This information is provided by the National Institutes of Health (NIH) Genetic and Rare Diseases Information Center (GARD).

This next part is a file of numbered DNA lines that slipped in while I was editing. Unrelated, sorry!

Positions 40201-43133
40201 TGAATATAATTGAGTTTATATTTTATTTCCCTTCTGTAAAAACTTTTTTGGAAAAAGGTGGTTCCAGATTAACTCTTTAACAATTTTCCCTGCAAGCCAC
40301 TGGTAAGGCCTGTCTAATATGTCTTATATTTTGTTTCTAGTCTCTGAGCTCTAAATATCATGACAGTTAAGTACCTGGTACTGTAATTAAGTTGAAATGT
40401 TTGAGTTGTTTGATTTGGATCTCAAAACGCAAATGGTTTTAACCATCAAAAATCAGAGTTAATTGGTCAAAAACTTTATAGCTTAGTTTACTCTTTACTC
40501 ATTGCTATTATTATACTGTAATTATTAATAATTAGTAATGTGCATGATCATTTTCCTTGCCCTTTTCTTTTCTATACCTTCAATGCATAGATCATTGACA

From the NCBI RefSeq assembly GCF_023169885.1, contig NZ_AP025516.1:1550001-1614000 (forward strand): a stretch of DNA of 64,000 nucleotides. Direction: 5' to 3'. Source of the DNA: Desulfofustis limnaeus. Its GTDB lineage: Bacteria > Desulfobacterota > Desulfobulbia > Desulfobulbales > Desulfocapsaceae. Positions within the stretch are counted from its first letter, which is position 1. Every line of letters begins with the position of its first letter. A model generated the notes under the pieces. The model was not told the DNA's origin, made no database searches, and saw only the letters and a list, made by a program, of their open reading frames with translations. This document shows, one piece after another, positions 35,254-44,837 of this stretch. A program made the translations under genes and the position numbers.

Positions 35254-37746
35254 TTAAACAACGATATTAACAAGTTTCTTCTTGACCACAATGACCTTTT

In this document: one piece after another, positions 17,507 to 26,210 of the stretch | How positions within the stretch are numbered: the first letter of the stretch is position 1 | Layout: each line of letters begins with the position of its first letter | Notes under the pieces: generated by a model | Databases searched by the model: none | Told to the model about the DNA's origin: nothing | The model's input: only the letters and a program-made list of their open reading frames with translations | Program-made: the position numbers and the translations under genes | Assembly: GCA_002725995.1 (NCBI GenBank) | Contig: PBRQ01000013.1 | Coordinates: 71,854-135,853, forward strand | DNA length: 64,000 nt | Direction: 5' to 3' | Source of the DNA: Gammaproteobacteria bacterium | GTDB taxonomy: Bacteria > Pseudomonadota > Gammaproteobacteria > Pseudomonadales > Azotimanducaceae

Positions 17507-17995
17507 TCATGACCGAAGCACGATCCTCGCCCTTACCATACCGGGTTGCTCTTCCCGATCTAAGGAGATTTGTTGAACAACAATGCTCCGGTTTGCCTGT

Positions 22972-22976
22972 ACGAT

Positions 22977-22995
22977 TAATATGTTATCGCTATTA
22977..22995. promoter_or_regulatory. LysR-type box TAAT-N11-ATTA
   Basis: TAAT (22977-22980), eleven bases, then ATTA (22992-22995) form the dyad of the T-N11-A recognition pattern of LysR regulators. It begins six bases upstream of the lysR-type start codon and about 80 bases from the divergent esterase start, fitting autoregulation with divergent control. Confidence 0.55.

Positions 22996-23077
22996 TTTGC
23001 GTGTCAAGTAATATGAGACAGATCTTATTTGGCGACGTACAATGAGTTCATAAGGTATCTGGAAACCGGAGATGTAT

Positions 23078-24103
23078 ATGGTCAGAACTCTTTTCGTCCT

Hypomyelination and congenital cataract is a very rare disease characterized by cloudy coverings of the eye that are present at birth (congenital cataracts) and neurologic impairment that becomes apparent after the first year of life. The neurologic impairment is progressive and presents as ataxia and spasticity. Affected individuals may lose the ability to walk. Signs and symptoms may vary but can include loss of sensation in the hands and feet (peripheral neuropathy), curvature of the spine (scoliosis), difficulty speaking (dysarthria), seizures, and moderate intellectual disability. Hypomyelination and congenital cataract is caused by a change (mutation ) in the FAM126A gene and is inherited in an autosomal recessive manner. Diagnosis of hypomyelination and congenital cataract is based on clinical findings of muscle weakness and cataracts, and a brain MRI that indicates a loss of the myelin surrounding the neurons. The diagnosis can be confirmed by genetic testing of the FAM126A gene. Treatment is focused on relieving symptoms of the condition and may include physical therapy, special education, and medication to treat seizures.
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